Funding and Banking ISIS

June 20th, 2014

The Islamic State of Iraq and Syria, or ISIS for short,[1] recently became the world’s wealthiest terrorist organization. In fact, with an estimated net worth of $2 billion, according to the International Business Times, ISIS may have more cash than the gross domestic product of several small countries including Gibraltar, the Virgin Islands, and Palau.

ISIS has achieved this feat in a relatively short time span. Over the last few years, ISIS has made a lot of money in some traditional avenues: mainly through activities like plundering, pillaging, and extortion. ISIS has also gained controlled several oil wells in Syria since late 2012, from which it makes a sizeable profit, and the organization has also been involved smuggling from all types of raw materials and antiquities. In its early days, the bulk of ISIS’s support came from wealthy donors in Kuwait, Qatar, and Saudi Arabia (more on this later). However, the organization’s latest exploits are what really have ballooned its cash flow.

ISIS’s big financial injection came earlier this month when it captured the Iraqi city of Mosul. During that invasion, ISIS broke into the city’s central bank, stealing close to $500 million, and it looted millions more. As a senior intelligence officer told the Guardian, “By the end of the week, we soon realized that we had to do some accounting for them. Before Mosul, their total cash and assets were $875 million. Afterward, with the money they robbed from banks and the value of the military supplies they looted, they could add another $1.5 billion to that.”

Much of this money goes to its considerable expenses, in cash. For example, ISIS pays its fighters a salary. It buys allegiance from trial leaders and expensive weapons, uniforms, and vehicles for its soldiers. ISIS has developed a reputation for “taking care of” its soldiers’ families, especially if they die in battle.

We don’t know much about what ISIS is doing with the wealth it isn’t spending, however. Of course, that’s a good example of a failure of our opaque international banking system. Although there is evidence that ISIS has brokers, and the ability to access the banking system.

What we do know is that in the years that ISIS was getting started,  much of its support came from wealthy individuals in the Arab Gulf States. In fact, according to a December 2013 report by The Brookings Institution, these channels supported hundreds of millions of dollars in donations to a host of Syrian rebel brigades, including ISIS. We also know that these donors exploited these nations’ weak anti-money laundering controls and financial rules to channel money to ISIS.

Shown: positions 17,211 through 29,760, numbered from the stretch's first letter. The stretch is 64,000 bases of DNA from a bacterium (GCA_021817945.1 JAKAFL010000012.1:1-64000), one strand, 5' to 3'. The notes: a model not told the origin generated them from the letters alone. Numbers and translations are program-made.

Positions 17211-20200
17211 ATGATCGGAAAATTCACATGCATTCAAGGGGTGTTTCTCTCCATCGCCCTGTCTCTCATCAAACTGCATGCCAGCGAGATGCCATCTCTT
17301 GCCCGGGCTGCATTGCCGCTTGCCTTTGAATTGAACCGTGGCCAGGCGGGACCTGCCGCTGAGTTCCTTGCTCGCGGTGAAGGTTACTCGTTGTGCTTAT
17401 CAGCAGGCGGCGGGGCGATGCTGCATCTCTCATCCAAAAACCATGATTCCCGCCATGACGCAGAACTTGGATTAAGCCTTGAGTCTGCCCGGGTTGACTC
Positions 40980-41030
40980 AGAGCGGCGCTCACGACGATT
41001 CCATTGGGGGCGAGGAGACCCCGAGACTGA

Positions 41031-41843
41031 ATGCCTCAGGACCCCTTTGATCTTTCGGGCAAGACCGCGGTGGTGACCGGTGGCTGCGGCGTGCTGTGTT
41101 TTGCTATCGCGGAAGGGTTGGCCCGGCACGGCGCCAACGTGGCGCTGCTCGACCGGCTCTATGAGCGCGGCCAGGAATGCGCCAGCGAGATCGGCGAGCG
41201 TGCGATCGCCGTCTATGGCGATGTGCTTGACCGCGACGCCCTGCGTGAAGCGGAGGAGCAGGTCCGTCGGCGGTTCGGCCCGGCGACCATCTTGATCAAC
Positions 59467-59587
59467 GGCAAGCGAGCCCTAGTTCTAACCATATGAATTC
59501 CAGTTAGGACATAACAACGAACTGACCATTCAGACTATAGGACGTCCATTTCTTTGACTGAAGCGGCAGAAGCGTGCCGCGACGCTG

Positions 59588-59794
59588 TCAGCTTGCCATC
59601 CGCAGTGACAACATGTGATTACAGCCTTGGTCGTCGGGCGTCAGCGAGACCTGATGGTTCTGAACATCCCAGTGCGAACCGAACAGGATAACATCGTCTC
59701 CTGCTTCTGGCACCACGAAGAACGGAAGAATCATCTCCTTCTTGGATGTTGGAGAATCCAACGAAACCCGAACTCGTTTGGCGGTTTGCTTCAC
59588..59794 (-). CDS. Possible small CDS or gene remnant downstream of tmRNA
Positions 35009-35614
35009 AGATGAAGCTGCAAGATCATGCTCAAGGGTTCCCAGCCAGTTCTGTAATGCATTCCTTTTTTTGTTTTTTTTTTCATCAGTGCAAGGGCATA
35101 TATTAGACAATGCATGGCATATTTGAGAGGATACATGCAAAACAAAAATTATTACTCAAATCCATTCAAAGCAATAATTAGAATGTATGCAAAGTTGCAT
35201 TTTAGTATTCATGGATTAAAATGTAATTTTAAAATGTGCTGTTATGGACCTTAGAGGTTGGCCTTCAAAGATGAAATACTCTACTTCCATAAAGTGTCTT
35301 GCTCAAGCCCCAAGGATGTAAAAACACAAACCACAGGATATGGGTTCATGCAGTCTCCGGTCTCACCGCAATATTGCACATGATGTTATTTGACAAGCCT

As Andrew Tabler, a senior fellow at the Washington Institute for Near East Policy, put it: “Kuwait’s banking system and its money changers have long been a huge problem because they are a major conduit for money to extremist groups in Syria and now Iraq.”

At the end of the day, money is the lifeblood of any terrorist organization like ISIS. These organizations must spend money on training and recruiting. Terrorist cells spend significant sums on procuring reliable and secret channels of communication. ISIS, for example, has used its cash to develop an extensive online presence, including a website, social media accounts, and a smartphone app. Most importantly, terrorists must spend money on disseminating their ideology, winning support, and creating social legitimacy. This comes in a variety of forms including propaganda, charitable activities, subsistence living costs for recruits and family members, and payments to terrorists’ surviving family members.

Fortunately, this is a problem that the world does take seriously, albeit it still has not made significant strides toward solving. In a trip to the Middle East this week, U.S. Treasury Secretary Jack Lew noted that “”The events in Iraq also underscore the importance more broadly of redoubling our efforts to combat the financing of terrorist organizations.”

Secretary Lew’s sentiment is an important one. Following through on its specifics, though, involves a variety of actions that would bring more transparency and accountability to the global financial system. And it is the follow-through on these specifics that really matters.


[1] Let’s not quibble over whether this is really the right acronym. However, I do think this discussion is interesting:

Written by Ann Hollingshead

Follow @FinTrCo